It’s estimated that about a third of every bite of food we eat comes from the pollination activity of pollinators. So protecting them is vital to maintaining our food supply.
That’s a big reason the national Pollinator Week exists – to remind people about the importance of pollinators and the things we can do to protect them. This year, Pollinator Week is June 19-25. The pollinator.org website has lots of information year round, and there’s currently a section for Pollinator Week. In that section, you’ll find even more information and activities. Don’t miss the downloadable toolkit for a tangible summary of the information and ways to be involved.
At the N.C. Department of Agriculture and Consumer Services, there’s a Pollinators page connected to the department’s website – https://www.ncagr.gov/pollinators/ Whether you’re a homeowner, beekeeper or farmer, you’ll find information to help you understand pollinators, particularly honeybees.
Department’s Concerns for Pollinators
Bees and other pollinators are particularly helpful in pollinating lots of specialty crops that are part of North Carolina’s agricultural diversity such as apples, blueberries and many other fruits and vegetables that aren’t grown as row crops.
“They’re a huge contributor to North Carolina agriculture for all the specialty crops,” said Patrick Jones, the director of the Structural Pest Control and Pesticides Division. “Simply put, we need the bees to support North Carolina ag.”
One big way NCDA&CS helps support pollinators is through the Apiary Services program in the Plant Protection Division. The primary function is to help beekeepers discover/identify and handle problems such as pests or diseases that hurt bee colony health.
“The goal is to help the beekeepers protect their bees from losses so that the growers will have sufficient pollinating services for the crops,” said Don Hopkins, who leads the program. “It’s indirectly a service to the growers to make sure that healthy colonies of honey bees that do provide pollination services are up to that task.”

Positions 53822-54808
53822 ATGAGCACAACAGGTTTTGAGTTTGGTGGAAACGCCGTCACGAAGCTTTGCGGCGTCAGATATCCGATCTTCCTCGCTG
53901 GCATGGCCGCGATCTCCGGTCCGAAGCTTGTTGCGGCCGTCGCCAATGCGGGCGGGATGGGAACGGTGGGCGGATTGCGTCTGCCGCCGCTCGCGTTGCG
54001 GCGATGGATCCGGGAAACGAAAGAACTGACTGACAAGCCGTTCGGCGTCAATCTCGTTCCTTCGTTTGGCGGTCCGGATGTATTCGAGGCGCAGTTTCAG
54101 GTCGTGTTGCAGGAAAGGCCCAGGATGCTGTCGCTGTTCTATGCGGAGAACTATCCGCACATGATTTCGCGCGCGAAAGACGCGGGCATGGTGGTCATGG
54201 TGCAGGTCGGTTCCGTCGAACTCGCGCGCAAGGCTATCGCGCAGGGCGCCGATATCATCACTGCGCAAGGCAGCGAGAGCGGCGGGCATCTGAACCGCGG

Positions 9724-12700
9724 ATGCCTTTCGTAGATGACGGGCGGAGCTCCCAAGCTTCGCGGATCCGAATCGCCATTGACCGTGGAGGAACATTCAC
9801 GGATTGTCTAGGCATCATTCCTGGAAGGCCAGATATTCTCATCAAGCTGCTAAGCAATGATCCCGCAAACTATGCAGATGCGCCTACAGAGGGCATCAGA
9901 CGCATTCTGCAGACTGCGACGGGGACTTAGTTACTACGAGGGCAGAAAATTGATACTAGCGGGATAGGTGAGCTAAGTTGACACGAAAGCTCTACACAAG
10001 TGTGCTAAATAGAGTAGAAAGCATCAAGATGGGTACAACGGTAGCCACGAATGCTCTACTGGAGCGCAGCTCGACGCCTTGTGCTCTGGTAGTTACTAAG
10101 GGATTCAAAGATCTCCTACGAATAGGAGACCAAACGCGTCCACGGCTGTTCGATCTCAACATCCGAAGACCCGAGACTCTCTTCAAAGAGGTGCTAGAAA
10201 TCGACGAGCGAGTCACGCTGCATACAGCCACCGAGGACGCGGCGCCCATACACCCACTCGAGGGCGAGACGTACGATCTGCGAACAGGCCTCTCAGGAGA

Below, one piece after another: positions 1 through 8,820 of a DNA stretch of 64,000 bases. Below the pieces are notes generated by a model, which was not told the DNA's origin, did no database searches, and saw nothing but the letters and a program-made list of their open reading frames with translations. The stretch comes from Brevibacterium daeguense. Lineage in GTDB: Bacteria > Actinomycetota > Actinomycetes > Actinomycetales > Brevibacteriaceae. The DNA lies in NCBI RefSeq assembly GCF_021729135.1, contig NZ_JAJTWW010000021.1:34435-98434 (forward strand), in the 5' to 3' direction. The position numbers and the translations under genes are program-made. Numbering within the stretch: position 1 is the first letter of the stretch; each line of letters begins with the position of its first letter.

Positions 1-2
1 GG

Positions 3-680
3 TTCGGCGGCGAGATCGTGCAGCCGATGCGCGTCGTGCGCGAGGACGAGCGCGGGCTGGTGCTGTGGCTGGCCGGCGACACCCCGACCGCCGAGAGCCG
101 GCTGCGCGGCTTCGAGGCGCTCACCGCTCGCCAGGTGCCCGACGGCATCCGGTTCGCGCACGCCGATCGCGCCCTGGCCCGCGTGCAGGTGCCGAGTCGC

That is why the apiary program is in the Plant Protection Section of the division.
Hopkins said diseases were the problem of concern when the program started, but in the last 25 years pests from other parts of the world have become a bigger issue. Pesticide use can also be a problem, although not as much as pests or disease. As one of the new videos addresses, pesticide use includes treatments the beekeepers use themselves – sometimes with improper products and/or methods. Pesticide use on nearby crops is sometimes a concern also.
It’s the pests that really got the Pesticides program of NCDA&CS more involved with beekeepers though. Jones said that back in the late 80’s and early 90’s when new pests such as the Varroa mite began to appear, the Pesticides program worked to get some treatment products approved with emergency use permits in the state and helped beekeepers get licensed to use them.
“But even when I started 40 years ago, we worked with Apiary Services on bee kills,” Jones said. “So we’ve worked together a long time.”